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In the modern digital landscape, a strong online presence is essential for the success of a business. However, the pursuit of online visibility can lead to questionable practices, including the illicit use of trademarks for internet referencing. Both in France and at the European level, such actions can sometimes be deemed as trademark infringement, potentially leading to criminal penalties for those involved.

A pivotal clarification was made by the French Court of Cassation on October 18, 2023. In decision number 20-20.055, the court ruled that using someone else’s trademark as a meta-tag or keyword in online content is allowed under a specific condition: it must not mislead or confuse internet users about the source of the goods and services being advertised. This decision emphasizes the importance of clarity in online advertising, ensuring that consumers are not deceived about the origin of products or services they find online.

The Legal Framework of Trademark Use in France and Europe

In France, the illicit use of trademarks is clearly defined as an infringement of trademark law. This includes copying, using, or imitating a registered trademark to market similar products or services. The European Union’s introduction of the “trademark package” on December 15, 2015, has further empowered trademark owners. This legislative update has broadened the scope of actions that trademark owners can challenge as infringements of their rights.

In the digital world, trademark infringements frequently materialize through the registration of domain names imitating existing trademarks, or the use of these as keywords for search engine optimization. Such methods can be considered as violations of trademark rights by the judicial authorities, both in national jurisdictions in France and at European level. This legislative approach demonstrates a commitment to safeguarding the rights of brand owners in the digital context, by ensuring the protection of brand identity and integrity against unauthorized online exploitation.

Background to the judgment

AQUARELLE, a company specializing in online flower sales, initiated trademark infringement proceedings against SCT. At the heart of the case was SCT’s use of the “AQUARELLE” trademark as a keyword for internet referencing.

SCT had acquired the term “AQUARELLE” via the Google Adwords platform, resulting in users being redirected to their website ( via a link promoted under the title “Bouquets Toutes Occasions”. This site, falsely presenting itself as the “official site”, used terms relevant to the field of floral delivery in its descriptions and integrated the AQUARELLE trademark into its source code with the aim of improving its positioning on search engines, even though this manipulation was not directly visible to web users through their searches.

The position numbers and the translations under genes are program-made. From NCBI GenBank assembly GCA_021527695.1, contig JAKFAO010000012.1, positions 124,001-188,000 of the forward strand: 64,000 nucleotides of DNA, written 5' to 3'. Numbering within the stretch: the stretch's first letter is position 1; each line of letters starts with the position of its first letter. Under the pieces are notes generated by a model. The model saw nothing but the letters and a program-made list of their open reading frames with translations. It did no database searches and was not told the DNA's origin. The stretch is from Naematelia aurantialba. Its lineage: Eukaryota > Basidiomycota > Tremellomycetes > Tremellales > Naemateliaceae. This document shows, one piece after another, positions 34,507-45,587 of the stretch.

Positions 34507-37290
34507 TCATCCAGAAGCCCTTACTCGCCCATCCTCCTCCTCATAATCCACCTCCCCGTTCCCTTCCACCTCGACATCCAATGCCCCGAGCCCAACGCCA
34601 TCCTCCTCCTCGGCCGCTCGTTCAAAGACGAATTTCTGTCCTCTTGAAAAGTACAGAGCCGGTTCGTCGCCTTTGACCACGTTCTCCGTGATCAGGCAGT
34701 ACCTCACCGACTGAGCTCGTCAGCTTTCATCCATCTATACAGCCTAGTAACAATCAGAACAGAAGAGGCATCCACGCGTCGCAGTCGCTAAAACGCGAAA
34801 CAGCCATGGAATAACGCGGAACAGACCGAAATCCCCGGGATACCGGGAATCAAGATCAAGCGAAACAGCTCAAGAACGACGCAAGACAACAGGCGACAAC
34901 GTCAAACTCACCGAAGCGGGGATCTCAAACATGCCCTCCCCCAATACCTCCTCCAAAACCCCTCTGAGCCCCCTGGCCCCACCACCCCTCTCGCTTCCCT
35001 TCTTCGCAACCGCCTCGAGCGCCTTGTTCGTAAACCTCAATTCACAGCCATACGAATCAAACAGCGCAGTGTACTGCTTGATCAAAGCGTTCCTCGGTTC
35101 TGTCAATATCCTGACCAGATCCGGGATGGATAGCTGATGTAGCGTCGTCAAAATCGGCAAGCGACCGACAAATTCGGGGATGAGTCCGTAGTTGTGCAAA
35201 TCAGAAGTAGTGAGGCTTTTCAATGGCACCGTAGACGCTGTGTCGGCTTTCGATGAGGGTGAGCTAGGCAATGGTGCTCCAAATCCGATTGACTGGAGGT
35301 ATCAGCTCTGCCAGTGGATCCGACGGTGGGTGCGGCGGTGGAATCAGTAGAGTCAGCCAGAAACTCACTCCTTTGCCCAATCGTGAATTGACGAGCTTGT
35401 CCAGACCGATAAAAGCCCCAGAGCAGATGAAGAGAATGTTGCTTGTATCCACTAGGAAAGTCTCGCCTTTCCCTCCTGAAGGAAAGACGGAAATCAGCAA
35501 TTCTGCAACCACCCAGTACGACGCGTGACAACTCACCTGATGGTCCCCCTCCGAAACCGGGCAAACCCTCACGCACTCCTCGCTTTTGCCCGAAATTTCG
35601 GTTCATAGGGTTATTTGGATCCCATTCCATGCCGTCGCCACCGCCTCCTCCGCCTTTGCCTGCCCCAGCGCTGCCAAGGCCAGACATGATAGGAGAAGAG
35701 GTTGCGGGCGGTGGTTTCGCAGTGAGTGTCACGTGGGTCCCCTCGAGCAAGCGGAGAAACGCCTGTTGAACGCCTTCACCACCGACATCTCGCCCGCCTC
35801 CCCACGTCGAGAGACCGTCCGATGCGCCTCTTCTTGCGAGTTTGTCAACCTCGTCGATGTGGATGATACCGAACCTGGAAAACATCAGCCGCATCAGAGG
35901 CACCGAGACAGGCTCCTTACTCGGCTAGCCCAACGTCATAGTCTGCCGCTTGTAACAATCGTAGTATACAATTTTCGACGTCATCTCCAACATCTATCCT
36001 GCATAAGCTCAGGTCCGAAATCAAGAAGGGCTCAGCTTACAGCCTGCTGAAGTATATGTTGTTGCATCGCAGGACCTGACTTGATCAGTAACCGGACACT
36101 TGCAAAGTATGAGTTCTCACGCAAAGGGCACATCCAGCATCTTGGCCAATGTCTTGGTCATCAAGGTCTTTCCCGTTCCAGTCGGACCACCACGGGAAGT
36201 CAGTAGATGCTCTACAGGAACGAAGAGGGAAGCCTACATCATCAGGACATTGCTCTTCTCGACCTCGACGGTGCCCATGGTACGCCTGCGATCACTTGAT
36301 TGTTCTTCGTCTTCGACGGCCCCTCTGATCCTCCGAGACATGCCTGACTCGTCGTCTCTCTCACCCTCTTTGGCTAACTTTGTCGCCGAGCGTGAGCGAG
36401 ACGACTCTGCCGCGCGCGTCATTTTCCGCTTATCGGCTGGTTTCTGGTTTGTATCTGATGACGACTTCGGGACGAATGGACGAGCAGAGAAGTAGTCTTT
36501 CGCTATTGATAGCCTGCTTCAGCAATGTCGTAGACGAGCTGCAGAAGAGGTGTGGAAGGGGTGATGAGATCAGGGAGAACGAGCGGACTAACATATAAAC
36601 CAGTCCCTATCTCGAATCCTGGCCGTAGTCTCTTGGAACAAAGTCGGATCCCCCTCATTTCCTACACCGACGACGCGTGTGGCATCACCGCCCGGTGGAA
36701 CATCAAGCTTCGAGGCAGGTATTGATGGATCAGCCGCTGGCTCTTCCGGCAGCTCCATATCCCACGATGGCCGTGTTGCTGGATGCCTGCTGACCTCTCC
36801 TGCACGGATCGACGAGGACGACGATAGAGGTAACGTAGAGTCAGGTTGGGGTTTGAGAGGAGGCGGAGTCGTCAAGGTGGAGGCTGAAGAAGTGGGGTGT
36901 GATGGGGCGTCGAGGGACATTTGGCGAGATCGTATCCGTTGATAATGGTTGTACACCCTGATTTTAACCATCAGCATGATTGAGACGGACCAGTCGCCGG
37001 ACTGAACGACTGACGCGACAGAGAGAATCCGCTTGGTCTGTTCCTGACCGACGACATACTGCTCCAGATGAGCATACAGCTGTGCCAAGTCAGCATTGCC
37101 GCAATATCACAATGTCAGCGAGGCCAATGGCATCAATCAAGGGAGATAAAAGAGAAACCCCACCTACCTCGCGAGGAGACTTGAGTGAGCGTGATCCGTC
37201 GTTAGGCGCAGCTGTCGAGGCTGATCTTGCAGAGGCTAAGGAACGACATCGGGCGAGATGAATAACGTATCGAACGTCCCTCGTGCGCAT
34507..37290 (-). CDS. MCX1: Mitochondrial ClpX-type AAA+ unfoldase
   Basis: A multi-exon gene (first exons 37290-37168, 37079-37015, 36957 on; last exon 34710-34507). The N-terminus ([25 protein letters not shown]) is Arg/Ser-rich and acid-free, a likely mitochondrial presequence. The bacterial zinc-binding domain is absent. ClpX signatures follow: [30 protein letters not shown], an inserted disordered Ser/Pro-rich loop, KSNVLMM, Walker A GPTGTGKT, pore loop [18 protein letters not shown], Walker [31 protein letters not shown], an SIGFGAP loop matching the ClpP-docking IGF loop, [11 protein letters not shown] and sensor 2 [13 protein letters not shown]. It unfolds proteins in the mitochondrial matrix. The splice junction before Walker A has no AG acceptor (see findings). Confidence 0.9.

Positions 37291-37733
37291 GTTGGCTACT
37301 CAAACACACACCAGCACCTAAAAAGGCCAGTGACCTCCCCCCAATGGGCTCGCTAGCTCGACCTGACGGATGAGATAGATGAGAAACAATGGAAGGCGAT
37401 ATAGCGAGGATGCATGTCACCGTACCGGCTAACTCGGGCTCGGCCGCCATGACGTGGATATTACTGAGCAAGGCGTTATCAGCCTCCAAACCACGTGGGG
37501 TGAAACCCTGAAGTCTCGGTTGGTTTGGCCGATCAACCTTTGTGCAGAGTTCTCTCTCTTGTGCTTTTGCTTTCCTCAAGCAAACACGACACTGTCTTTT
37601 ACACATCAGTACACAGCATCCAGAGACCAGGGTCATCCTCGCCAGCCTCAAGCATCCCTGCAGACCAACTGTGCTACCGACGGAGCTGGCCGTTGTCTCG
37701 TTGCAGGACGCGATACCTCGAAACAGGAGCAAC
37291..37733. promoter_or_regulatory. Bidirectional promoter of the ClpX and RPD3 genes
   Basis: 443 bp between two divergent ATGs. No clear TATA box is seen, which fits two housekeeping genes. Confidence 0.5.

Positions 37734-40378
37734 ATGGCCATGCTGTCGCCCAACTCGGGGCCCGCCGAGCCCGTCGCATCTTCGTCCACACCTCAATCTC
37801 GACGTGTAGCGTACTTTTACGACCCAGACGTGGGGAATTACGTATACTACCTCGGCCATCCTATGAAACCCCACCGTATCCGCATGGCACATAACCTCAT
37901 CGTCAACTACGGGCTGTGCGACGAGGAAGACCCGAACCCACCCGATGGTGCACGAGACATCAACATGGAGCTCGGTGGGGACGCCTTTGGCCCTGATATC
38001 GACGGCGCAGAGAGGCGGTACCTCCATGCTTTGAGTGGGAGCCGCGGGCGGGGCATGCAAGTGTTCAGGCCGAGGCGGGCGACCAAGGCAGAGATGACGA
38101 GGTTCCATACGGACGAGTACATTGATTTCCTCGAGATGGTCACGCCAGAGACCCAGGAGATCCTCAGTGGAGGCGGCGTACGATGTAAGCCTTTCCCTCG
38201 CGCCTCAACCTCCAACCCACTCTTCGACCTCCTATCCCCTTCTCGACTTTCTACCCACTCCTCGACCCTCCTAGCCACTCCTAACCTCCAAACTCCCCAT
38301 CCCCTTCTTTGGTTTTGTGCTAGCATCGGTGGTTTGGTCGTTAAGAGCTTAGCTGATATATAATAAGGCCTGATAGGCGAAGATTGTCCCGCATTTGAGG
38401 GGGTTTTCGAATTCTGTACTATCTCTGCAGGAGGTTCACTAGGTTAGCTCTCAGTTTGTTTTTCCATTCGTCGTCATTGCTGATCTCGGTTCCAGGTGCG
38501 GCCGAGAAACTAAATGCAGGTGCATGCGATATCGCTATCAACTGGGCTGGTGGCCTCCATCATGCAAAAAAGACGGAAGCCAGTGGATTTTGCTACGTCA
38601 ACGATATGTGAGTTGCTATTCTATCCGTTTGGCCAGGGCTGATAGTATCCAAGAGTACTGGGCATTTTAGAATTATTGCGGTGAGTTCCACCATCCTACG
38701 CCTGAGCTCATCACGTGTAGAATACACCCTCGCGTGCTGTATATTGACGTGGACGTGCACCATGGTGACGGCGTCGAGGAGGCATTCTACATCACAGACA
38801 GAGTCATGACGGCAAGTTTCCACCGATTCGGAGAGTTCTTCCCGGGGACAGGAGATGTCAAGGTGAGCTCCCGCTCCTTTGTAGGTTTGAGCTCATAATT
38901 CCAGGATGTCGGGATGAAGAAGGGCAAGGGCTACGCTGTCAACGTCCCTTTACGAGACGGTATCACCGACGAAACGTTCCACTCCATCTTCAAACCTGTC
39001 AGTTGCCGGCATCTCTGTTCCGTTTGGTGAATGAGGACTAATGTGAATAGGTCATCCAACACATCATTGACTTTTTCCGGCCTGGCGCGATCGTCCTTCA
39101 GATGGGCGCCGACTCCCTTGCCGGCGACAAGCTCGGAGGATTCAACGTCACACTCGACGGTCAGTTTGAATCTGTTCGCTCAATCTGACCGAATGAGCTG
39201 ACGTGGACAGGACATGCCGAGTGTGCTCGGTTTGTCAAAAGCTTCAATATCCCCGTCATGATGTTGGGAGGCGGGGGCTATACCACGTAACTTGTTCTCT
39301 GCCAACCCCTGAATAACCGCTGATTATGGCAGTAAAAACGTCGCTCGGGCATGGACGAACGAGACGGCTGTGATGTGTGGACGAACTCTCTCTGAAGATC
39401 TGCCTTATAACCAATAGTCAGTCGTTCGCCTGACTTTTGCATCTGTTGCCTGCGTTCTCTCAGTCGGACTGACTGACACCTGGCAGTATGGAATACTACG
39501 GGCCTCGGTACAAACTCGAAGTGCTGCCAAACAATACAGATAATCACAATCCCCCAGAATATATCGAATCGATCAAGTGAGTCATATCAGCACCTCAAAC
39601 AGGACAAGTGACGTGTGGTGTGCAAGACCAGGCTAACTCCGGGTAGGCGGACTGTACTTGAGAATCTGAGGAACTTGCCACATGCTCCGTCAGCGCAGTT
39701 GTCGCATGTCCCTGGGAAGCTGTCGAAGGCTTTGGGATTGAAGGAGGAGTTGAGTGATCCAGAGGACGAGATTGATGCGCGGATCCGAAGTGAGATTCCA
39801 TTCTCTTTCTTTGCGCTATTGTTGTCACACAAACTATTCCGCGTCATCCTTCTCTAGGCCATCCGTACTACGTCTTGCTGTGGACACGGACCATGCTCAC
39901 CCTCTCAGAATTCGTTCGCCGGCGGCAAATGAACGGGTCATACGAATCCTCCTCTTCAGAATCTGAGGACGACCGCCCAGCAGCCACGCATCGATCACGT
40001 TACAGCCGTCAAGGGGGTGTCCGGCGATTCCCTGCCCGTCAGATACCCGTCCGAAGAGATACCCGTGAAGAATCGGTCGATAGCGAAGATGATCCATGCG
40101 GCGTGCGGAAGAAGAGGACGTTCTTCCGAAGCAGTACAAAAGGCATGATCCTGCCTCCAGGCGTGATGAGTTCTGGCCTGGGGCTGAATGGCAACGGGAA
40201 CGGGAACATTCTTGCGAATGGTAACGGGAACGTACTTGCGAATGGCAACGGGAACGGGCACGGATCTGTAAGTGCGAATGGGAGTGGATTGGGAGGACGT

Court decision

The decision of the French Court of Cassation, dated October 18, 2023, established an important principle concerning the use of third-party trademarks in a website’s meta-tags. It was affirmed that trademark owners are entitled to object to the use of their trademark in the source code of a site, provided they can prove that such use suggests a link with their products or services, thereby creating a risk of confusion for the consumer. Thus, a complaint concerning the use of trademarks in meta-tags is only admissible if it demonstrates a potential risk of confusion for consumers. This ruling is in line with previous decisions of the European Court of Justice dated March 23, 2010.


The evolution of trademark law in the digital space, particularly with regard to the use of trademarks in meta-tags and digital advertising, highlights a delicate balance between improving online visibility and respecting intellectual property rights. The Court of Cassation’s ruling of October 18, 2023 marks a crucial milestone, clarifying that while digital use of trademarks is permitted, it must not mislead consumers as to the origin of products and services. This decision strengthens the rights of brand owners, while fitting into the broader legal framework of the European Union, ensuring the protection of brand integrity in the digital age.

For market players and SEO professionals alike, it is becoming essential to navigate digital marketing strategies with care, respecting both national and European legal frameworks. This highlights the importance of transparency and ethical advertising practices, ensuring that the use of trademarks does not violate the rights of others or mislead consumers.

Our firm, Dreyfus & associés, offers unrivalled expertise in guiding companies through the complexities of this legislation, providing strategic advice to ensure that their online marketing initiatives are not only effective but also compliant with current trademark regulations.

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